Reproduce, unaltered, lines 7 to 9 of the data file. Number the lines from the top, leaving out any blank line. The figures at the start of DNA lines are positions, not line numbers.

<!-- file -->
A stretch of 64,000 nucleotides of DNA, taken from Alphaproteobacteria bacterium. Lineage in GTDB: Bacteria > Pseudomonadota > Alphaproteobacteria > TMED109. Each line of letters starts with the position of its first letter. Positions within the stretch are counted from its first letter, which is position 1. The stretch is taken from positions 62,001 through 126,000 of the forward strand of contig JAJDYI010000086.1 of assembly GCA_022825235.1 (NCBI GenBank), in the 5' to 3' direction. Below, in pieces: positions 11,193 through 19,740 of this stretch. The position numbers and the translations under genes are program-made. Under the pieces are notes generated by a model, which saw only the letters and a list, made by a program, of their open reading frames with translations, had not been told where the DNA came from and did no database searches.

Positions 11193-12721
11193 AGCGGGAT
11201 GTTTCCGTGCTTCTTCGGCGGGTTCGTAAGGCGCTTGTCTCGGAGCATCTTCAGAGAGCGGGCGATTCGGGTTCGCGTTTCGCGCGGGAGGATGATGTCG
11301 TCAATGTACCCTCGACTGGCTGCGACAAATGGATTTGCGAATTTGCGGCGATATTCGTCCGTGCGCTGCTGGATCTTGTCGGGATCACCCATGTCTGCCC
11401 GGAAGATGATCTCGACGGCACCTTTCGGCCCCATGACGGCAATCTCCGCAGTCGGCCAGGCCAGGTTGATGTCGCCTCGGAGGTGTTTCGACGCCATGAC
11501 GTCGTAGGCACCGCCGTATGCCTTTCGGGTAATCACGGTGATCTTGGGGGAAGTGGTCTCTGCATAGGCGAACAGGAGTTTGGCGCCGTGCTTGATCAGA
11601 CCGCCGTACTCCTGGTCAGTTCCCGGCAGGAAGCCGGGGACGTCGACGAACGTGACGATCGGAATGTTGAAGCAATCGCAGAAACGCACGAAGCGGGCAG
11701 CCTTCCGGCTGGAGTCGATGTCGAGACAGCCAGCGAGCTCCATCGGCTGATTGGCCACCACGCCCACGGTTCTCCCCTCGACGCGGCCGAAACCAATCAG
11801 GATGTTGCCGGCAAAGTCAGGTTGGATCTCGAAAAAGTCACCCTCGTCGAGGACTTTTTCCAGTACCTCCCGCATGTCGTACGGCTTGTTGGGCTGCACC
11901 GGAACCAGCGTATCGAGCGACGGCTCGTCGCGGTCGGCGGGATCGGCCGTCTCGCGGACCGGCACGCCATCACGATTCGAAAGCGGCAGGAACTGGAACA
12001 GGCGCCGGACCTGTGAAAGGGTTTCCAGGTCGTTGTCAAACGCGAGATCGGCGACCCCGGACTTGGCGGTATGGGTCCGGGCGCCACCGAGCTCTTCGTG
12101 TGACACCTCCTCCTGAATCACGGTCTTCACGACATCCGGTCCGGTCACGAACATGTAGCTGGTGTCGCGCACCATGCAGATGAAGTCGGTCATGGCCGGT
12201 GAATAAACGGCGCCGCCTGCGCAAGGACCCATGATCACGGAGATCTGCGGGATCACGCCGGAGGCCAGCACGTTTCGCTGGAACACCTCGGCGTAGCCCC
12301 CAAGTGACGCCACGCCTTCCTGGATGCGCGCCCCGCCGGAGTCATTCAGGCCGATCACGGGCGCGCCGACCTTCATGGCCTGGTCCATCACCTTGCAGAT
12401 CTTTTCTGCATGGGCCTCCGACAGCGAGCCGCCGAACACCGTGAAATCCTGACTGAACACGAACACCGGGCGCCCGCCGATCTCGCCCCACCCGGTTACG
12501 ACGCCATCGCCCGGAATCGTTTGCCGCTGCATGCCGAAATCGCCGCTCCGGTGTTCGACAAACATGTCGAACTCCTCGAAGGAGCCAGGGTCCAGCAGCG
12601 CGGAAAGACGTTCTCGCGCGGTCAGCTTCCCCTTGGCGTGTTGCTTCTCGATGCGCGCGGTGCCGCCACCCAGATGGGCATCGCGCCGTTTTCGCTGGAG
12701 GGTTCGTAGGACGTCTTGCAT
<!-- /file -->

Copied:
11501 GTCGTAGGCACCGCCGTATGCCTTTCGGGTAATCACGGTGATCTTGGGGGAAGTGGTCTCTGCATAGGCGAACAGGAGTTTGGCGCCGTGCTTGATCAGA
11601 CCGCCGTACTCCTGGTCAGTTCCCGGCAGGAAGCCGGGGACGTCGACGAACGTGACGATCGGAATGTTGAAGCAATCGCAGAAACGCACGAAGCGGGCAG
11701 CCTTCCGGCTGGAGTCGATGTCGAGACAGCCAGCGAGCTCCATCGGCTGATTGGCCACCACGCCCACGGTTCTCCCCTCGACGCGGCCGAAACCAATCAG